Full disclosure: I, in no way, intend on using this site to post movie reviews. There are simply too many sites out there already giving their half-formed, barely legible opinions and I don’t want Less Talking, More Shooting to stray from its initial goal. That being said, I will occasionally mention films that I think warrant some attention.
This weekend I saw on the only screen it is currently being shown (one of the advantages to living in New York City). It is the story of a girl moving back into her mother’s TriBeCa loft after graduating from college. It has a unique comedic voice and sparse, ambling narrative. It is directed by, and stars, Lena Dunham, a 24-year old filmmaker who is currently developing a . One of the things worth noting about Tiny Furniture is that it was shot entirely on a HDSLR camera.
Despite my , and , I don’t work exclusively in Super 8 film. A few months back I picked up a and most of the videos you’ll see on this site will be shot on that. If you’re unfamiliar with the world of filmmaking and cinematography, there has been a great deal of attention lately on the use of consumer DSLR cameras for video-related purposes. There are , about them, and even who work almost exclusively with them. These cameras have been used on commercial, TV and music video shoots, but aside from popping up in some Second Units, not many features have been shot with them. Tiny Furniture is by no means the first, but it is the first film shot on an HDSLR that has received a great deal of attention. In terms of cinematography, the results are impressive, but show some limits.
Just a quick report on the progress I’m making with this month’s video. At this point, I have and selected, so now it’s just time to put it together. Beginning the editing process has been interesting-I haven’t looked at the footage since I had it processed several months ago. There are some great shots of the band and other attendees, and also some choices that won’t be making the final cut.
It sometimes seems as though my generation’s greatest cultural product is nostalgia. It can be seen in the 80s-referencing fashion trends, the blippy synth-drenched pop music and the faux-vintage, Hipstamatic photos that everyone with an iPhone seems to upload to Facebook. But nostalgia for the sake of nostalgia is one of the most destructive opponents to creativity.
As I mentioned in my , I had a few ideas regarding the type of song I wanted to use in November’s video. Over the last year or so, there has been a great influx of lo-fi, experimental music being made in bedrooms throughout the world. It goes without saying that this has been assisted by the ubiquity of music production technology, as well as the ability to self-distribute over the Internet. Their ability to conjure nostalgic images make them the perfect accompaniment to my Super 8 footage of the Jazz Age party.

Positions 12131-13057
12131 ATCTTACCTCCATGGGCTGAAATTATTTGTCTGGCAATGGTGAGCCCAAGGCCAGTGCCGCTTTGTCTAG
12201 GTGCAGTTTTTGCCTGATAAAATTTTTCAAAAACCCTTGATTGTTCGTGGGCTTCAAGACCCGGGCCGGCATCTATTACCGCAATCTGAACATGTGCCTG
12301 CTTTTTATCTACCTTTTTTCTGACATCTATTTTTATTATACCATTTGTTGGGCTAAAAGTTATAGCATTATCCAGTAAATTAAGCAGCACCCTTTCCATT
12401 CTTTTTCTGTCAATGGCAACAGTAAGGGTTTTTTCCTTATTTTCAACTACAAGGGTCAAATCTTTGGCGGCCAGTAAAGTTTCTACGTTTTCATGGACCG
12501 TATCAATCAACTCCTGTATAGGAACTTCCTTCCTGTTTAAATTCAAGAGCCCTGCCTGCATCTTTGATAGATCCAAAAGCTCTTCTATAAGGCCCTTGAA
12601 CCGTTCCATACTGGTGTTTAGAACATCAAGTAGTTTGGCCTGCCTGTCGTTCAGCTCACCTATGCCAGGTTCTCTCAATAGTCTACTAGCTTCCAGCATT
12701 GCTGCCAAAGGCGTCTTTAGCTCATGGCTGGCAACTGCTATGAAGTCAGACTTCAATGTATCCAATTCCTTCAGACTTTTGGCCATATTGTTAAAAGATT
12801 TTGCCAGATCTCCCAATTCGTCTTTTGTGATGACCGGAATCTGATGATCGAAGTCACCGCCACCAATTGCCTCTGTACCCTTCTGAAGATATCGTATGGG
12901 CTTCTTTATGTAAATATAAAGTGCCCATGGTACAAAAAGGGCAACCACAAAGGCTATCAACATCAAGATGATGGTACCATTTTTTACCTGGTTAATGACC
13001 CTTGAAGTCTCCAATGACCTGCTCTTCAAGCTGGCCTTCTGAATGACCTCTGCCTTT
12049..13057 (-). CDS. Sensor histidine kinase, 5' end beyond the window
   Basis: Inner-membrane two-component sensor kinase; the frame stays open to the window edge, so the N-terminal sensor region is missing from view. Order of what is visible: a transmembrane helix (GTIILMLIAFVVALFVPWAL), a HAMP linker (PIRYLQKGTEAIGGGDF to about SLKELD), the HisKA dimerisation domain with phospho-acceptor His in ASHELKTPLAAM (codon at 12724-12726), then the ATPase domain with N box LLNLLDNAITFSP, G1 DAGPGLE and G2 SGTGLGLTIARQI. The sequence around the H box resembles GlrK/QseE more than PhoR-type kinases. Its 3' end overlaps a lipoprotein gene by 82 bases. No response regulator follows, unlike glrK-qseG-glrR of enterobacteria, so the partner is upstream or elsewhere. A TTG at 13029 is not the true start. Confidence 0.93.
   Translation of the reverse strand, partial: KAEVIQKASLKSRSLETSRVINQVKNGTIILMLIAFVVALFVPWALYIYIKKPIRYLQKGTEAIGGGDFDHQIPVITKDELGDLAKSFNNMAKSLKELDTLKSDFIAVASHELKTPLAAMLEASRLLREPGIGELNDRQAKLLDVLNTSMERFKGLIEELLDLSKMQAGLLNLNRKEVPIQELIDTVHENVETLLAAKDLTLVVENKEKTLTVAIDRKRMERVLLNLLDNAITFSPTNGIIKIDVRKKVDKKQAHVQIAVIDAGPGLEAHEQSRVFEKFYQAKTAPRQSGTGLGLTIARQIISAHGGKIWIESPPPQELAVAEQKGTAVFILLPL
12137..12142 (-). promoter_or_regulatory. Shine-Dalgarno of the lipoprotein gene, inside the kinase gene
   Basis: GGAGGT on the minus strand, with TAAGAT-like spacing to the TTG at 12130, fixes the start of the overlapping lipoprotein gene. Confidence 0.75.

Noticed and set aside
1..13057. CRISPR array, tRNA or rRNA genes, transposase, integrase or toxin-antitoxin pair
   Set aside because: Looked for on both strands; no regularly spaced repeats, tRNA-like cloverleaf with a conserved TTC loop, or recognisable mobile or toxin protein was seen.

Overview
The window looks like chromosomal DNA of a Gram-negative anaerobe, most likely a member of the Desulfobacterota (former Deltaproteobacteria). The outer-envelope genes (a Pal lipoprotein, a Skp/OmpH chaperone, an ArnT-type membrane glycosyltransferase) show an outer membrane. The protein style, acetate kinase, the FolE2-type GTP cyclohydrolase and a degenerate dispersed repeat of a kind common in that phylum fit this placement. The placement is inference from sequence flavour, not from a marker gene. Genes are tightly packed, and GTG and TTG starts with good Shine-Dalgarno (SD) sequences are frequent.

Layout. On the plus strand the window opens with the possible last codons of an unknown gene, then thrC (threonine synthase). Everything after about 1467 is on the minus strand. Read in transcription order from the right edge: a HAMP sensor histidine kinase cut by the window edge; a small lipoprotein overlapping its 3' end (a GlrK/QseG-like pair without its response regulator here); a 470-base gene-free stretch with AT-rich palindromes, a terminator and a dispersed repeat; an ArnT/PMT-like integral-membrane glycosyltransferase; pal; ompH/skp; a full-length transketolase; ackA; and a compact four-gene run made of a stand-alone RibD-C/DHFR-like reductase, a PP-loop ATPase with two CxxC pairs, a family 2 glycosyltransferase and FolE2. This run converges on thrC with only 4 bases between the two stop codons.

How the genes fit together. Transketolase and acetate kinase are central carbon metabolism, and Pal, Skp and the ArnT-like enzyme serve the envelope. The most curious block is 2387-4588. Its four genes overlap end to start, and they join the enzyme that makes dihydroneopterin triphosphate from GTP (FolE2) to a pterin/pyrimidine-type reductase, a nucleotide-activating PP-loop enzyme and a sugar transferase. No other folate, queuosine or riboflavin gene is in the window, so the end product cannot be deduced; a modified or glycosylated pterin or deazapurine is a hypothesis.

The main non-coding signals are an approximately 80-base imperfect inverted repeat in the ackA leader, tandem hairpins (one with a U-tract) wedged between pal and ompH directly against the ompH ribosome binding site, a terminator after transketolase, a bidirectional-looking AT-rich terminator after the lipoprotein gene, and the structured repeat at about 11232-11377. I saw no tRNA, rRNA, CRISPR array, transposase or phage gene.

Jamie Harley is a video artist that works with found footage and retro visuals set to lo-fi music. This footage is further manipulated and edited to interesting results. One of his earlier works is this video for Memory Tapes’ Bicycle:
Harley’s work is reminiscent of the pastiche work of . See another example after the jump.
The first month in and I’m already bending the rules. For my first film, instead of shooting something new, I am going to edit some old footage that has been sitting around. Back in September of last year (2009 if you’re reading this in the future), I attended a Jazz Age lawn party on Governor’s Island.
“I can’t really envision a time when I’m not shooting something.”
While applying to grad school, I wrote a personal essay about my habit of seeing life as a film. I call interesting views “good shots”, I regard people as characters and search for the connections and meanings within their actions, and I insist on speaking in movie quotes. It’s gotten to the point where if you haven’t memorized the script to Mean Streets, you probably won’t have any idea what I’m talking about in conversation. This is what Marty means in that quote above. But unlike Scorsese, I have spent way too much time figuratively “shooting” then actually doing what a filmmaker does-you know, make films.
Enter Less Talking, More Shooting. In order to remedy this lack of output, I have decided to force myself to make one film a month for the next year. The subject matter, style and format can be anything, so long as I shoot something. The only rule I have posed is that by the last day of each month, I have a new video . I have yet to figure out the consequences/punishments I should instill upon myself if I miss the deadline (feel free to leave suggestions in the comments). I’m sure it won’t be easy, and the budget for each will likely hover somewhere around the $0-$50 range, but good things have come from less.
Along the way, I will be posting my ideas and notes on this page. And yes, I realize the irony in publishing essays on a blog called “Less Talking.” I hope for this to become a production diary of sorts, a place where I can work out ideas, get feedback and insight and be able to exhibit the filmmaking process as it develops. Titles of posts will be prefaced with the month to which they relate. I will also occasionally link to other videos and articles that I find of interest. These will be headed with the “Inspiration” title.
Thanks for stopping by and I hope that you continue to follow me over the next year. Feel free to leave feedback, suggestions, hateful comments after each post. I’m always open for collaboration and new ideas. And don’t forget to become a “fan” on and follow me on .